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Title: Selection of an ivermectin-resistant strain of Rhipicephalus microplus (Acari: Ixodidae) in Brazil

item KLAFKE, GUILHERME - Sao Paulo State University (UNESP)
item AGUIAR DE ALBUQUERQU, THAIS - Sao Paulo State University (UNESP)
item Miller, Robert
item SATO-SCHUMAKER, TERESINHA - Universidad De Sao Paulo

Submitted to: Veterinary Parasitology
Publication Type: Peer Reviewed Journal
Publication Acceptance Date: 10/4/2009
Publication Date: 2/26/2010
Citation: Klafke, G.M., Aguiar De Albuquerqu, T., Miller, R., Sato-Schumaker, T.T. 2010. Selection of an ivermectin-resistant strain of Rhipicephalus microplus (Acari: Ixodidae) in Brazil. Veterinary Parasitology. 168(1-2):97-104.

Interpretive Summary: The cattle fever tick is a blood-feeding pest of cattle throughout the tropical and sub-tropical regions of the world. These ticks lower cattle production potential directly through reduced weight gain, due to blood loss from feeding, and indirectly through the transmission of diseases this tick carries. Ivermectin is a pesticide used commonly to control ticks on cattle. However, the development of resistance to ivermectin exposure in Brazilian ticks has reduced the effectiveness of this pesticide. In this study we determined the most effective method to increase the resistance level of these ticks under laboratory conditions. This will allow for further studies into the biological causes of ivermectin resistance and could lead to the development of new technologies to reduce or manage this resistance in the future.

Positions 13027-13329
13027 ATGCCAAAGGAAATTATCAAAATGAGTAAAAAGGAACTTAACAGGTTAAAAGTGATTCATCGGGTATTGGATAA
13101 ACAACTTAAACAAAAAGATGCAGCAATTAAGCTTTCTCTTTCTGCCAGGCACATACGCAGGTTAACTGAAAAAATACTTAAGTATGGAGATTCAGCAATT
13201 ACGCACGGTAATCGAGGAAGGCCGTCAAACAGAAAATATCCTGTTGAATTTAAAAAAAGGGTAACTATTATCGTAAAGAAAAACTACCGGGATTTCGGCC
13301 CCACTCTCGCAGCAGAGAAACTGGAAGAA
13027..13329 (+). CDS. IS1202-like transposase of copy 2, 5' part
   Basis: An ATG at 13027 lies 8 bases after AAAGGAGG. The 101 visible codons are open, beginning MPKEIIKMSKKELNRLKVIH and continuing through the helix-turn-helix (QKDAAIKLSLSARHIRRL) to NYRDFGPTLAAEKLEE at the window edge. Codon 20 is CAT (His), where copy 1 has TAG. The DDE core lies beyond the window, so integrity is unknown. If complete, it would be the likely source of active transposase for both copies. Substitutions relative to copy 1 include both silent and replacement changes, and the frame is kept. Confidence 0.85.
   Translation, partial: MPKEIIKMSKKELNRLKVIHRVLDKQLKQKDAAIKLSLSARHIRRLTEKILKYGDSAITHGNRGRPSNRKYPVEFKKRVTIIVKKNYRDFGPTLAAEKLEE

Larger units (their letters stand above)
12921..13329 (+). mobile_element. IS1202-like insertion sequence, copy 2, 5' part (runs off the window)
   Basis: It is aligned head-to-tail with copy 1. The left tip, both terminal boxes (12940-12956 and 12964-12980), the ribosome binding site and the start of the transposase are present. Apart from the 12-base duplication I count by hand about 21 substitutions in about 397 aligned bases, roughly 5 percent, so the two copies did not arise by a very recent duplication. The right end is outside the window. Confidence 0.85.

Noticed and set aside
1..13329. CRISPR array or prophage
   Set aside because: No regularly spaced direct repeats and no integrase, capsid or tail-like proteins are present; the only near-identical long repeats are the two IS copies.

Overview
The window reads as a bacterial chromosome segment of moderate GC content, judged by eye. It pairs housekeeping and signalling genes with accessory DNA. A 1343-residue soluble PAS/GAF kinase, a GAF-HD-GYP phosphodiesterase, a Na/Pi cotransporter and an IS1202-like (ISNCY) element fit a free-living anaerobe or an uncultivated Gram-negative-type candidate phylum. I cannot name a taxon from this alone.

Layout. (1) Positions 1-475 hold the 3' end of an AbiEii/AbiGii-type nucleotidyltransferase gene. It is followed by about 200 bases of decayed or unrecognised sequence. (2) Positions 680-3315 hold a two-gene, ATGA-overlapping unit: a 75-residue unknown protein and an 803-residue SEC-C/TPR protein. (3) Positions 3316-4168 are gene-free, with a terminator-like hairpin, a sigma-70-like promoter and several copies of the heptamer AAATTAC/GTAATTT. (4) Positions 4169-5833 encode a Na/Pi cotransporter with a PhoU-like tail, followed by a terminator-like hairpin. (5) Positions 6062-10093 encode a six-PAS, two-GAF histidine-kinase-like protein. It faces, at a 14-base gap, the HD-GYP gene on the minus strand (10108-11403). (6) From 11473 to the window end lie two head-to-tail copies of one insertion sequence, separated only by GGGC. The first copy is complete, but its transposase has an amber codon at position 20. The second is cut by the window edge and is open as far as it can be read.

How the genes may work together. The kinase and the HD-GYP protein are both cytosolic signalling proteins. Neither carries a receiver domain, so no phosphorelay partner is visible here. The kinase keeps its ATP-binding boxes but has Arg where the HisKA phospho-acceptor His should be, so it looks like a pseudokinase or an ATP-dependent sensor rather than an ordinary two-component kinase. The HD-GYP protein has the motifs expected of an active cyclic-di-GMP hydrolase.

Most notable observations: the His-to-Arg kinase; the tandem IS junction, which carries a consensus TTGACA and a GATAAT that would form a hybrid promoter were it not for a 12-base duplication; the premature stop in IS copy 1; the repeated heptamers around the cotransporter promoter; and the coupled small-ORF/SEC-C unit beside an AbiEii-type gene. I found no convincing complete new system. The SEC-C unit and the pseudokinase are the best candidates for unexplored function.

Technical Abstract: Resistance to ivermectin (IVM) in field populations of Rhipicephalus microplus of Brazil has been observed since 2001. In this work, four selection methods (infestations with: (1) IVM-treated larvae; (2) larvae from IVM-treated adult female ticks; (3) larvae from IVM-treated adult female ticks on an IVM-treated host; and (4) larvae obtained from IVM-treated females that produced eggs with a high eclosion rate) were used on a field population with an initial ivermectin (IVM) resistance ratio at LC50 (RR50) of 1.37 with the objective to obtain experimentally a highly-resistant strain. After ten generations, using these methods combined, the final RR50 was 8.06. This work shows for the first time that it was possible to increase IVM resistance in R. microplus in laboratory conditions. The establishment of a drug resistant R. microplus strain is a fundamental first step for further research into the mechanisms of ivermectin-resistance in R. microplus and potentially methods to control this resistance.